26 Conclusions It can be seen that from each Point Cloud data set one can recreate a surface that is readily recognizable as a bunny. As expected, when more points are provided, the reconstructed surface has more detail and more closely resembles the original bunny statue. While the 453 point data set does yield a bunny with some noticeable issues (i.e. the ears), this is also expected behavior because these issues occur in places where the surface changes abruptly and has sharper corners/edges and with fewer points comes less information to interpolate from. Other than these issues, adjusting to find suitable parametrization was relatively straight forward, and run time was not a significant issue. For the second Point Cloud data set with 1889 points, run time became a bigger concern. Though the process of investigating which combination of support parameter and mesh resolution generated a satisfactory reconstruction of the bunny, it was discovered that starting with an excessively large support parameter would drastically reduce the run time (as expected) and allow for a more systematic approach to a support parameter small enough to provide a smooth interpolation over a suitable mesh. This approach was used for the third data set of 8171 points. This allowed for an initial assessment of the feasibility of various mesh resolutions and led to a more efficient approach to reconstructing a high level of detail. As expected, even the process of using CS-RBFs to interpolate over this many points (3x8171=24513) over a fine enough mesh to reflect the detail of information provided can take a significant amount of time to run. The matlab script developed for this task used a for loop to iteratively change the grid resolution and save the *.jpg and *.fig files. While this did not reduce the run time for the individual runs, this did remove the need for the user to be monitoring progress the whole time. As was discussed, the evaluation of success was based solely on visual inspection. Several other figures were generated than the ones that were included in this report. Also tested for the largest data set was one of Wendland s shifted CS-RBFs (φ(r) = r+( r + 35r 2 )). Submitted with this report separate from the folder containing the files for the Latex version of the report in a folder labeled figures is a complete collection of the figures generated. This may provided useful to allow one the opportunity to see which other combinations of parameters were tested and the results generated from these tests. The subdirectory IMQ contains results from the 25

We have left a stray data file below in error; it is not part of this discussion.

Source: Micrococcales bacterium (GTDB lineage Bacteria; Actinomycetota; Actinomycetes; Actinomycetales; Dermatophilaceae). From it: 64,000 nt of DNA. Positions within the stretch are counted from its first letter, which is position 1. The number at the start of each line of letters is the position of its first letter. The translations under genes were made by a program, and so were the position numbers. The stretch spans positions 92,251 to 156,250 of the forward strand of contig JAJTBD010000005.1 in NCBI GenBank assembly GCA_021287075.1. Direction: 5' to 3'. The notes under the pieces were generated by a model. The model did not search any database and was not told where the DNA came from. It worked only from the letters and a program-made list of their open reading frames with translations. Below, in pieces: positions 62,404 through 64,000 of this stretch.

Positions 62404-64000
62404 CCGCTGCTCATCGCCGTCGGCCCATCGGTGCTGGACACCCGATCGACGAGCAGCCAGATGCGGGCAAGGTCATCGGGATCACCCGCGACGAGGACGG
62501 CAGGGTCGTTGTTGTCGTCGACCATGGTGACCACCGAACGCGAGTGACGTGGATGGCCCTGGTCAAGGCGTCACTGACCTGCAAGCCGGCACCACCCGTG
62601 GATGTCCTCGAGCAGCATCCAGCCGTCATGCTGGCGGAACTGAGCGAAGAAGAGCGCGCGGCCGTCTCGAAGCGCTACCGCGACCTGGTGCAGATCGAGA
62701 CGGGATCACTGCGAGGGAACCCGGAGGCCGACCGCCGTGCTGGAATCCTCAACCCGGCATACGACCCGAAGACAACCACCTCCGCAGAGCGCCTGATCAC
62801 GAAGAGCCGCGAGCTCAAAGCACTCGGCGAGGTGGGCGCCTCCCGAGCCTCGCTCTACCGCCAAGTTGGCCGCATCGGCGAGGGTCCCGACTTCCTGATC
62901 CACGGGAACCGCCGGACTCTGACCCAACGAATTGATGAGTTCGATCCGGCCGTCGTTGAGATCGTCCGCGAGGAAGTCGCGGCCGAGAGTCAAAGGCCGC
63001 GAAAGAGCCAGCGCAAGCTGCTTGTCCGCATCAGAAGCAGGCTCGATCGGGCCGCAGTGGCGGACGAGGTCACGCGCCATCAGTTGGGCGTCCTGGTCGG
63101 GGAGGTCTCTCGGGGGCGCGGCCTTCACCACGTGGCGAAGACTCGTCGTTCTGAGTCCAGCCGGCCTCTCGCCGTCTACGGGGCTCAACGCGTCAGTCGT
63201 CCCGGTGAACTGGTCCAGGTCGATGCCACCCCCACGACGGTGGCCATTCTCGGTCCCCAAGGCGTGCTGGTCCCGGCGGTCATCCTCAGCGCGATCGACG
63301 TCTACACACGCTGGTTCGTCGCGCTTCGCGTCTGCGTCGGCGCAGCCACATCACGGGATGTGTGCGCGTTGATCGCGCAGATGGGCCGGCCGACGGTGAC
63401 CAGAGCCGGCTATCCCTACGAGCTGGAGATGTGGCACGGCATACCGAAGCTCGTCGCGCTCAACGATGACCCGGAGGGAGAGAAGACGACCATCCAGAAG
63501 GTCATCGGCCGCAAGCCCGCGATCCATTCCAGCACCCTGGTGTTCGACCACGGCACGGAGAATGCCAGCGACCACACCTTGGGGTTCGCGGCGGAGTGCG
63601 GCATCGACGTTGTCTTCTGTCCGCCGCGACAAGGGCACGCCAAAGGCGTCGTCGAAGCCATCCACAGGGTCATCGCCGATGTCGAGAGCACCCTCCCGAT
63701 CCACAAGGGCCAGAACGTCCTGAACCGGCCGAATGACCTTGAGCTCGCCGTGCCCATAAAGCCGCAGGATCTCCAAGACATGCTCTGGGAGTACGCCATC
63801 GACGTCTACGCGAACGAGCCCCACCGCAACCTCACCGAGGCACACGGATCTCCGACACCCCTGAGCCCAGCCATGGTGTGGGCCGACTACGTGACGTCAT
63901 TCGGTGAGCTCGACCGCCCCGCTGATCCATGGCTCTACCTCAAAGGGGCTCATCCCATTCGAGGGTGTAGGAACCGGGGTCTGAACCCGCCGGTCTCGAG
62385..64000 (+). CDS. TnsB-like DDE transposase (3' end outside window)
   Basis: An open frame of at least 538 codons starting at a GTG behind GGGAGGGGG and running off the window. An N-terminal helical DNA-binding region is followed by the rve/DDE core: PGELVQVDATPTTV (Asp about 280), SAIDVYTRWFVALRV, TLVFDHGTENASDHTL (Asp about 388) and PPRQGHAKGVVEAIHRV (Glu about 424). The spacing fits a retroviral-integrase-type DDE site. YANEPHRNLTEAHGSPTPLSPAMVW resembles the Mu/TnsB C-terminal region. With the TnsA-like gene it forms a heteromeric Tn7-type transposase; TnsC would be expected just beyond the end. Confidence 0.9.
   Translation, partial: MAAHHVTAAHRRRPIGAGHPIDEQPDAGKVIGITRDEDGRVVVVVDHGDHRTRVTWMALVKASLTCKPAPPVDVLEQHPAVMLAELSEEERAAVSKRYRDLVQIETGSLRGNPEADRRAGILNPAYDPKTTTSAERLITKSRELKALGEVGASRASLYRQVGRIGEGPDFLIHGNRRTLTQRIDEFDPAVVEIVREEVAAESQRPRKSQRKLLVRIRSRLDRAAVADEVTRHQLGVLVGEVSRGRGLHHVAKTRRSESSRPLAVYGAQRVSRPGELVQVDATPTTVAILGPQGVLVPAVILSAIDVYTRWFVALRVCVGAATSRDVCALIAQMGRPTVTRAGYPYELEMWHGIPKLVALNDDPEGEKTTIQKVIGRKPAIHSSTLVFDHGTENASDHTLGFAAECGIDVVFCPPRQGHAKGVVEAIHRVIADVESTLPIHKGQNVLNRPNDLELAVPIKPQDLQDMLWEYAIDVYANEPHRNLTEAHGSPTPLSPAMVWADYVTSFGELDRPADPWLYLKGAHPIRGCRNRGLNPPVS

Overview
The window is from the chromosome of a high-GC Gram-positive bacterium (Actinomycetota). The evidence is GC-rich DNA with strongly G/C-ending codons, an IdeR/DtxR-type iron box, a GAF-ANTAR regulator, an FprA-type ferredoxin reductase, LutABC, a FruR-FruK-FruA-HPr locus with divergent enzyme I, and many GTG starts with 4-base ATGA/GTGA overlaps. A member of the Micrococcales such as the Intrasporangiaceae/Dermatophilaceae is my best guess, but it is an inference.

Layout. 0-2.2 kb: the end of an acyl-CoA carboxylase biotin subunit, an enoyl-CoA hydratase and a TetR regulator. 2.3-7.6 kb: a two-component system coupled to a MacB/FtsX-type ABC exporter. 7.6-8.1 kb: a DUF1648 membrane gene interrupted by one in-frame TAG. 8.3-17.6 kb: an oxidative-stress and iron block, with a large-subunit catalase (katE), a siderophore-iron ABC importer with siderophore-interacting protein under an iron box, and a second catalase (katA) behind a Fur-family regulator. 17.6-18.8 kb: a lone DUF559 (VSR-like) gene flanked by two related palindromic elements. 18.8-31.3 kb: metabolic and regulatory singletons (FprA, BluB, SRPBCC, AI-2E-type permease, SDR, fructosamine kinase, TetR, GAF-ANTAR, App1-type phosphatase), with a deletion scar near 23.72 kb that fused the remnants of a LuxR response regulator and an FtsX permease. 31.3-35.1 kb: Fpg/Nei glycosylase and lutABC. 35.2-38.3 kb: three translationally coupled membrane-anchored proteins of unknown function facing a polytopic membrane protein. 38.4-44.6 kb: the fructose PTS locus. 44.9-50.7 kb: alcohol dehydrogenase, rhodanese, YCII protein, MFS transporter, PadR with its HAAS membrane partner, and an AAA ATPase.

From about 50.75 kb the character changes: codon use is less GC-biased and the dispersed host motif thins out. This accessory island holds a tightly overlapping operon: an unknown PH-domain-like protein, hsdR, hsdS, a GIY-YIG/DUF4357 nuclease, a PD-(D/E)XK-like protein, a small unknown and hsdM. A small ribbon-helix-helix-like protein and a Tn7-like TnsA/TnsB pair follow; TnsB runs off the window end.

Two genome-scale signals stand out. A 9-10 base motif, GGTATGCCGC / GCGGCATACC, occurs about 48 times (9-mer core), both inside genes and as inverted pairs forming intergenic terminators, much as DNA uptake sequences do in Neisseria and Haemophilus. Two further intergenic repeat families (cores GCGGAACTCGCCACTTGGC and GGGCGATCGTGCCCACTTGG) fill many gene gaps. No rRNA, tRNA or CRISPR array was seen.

27 453 point data set, CSRBF contains results from the 1889 point data set, and CSRBF2 contains results from the 8171 point data set. In this last set, the figure filenames starting with W coorresponde to those using the Wendland s CS-RBF. 26

28 References [1] turk/bunny/bunny.html, Greg Turk, Computer Graphics Group, Georgia Institute of Technology, USA. [2] C.S. Chen, Y.C.Hon, R.A. Schaback, Scientific Computing with Radial Basis Functions, Department of Mathematics, University of Southern Mississippi, USA.S [3] Tyler Reese, COS702 Assignment 1; Radial Basis Functions, University of Southern Mississippi, Septmeber 22nd, [4] Tyler Reese, COS702 Assignment 3; Compactly Supported Radial Basis Functions, University of Southern Mississippi, October 16th, [5] C.S. Chen, Lecture Notes (presentation slides); COS 702; Point Cloud Data, Department of Mathematics, University of Southern Mississippi, USA.S 27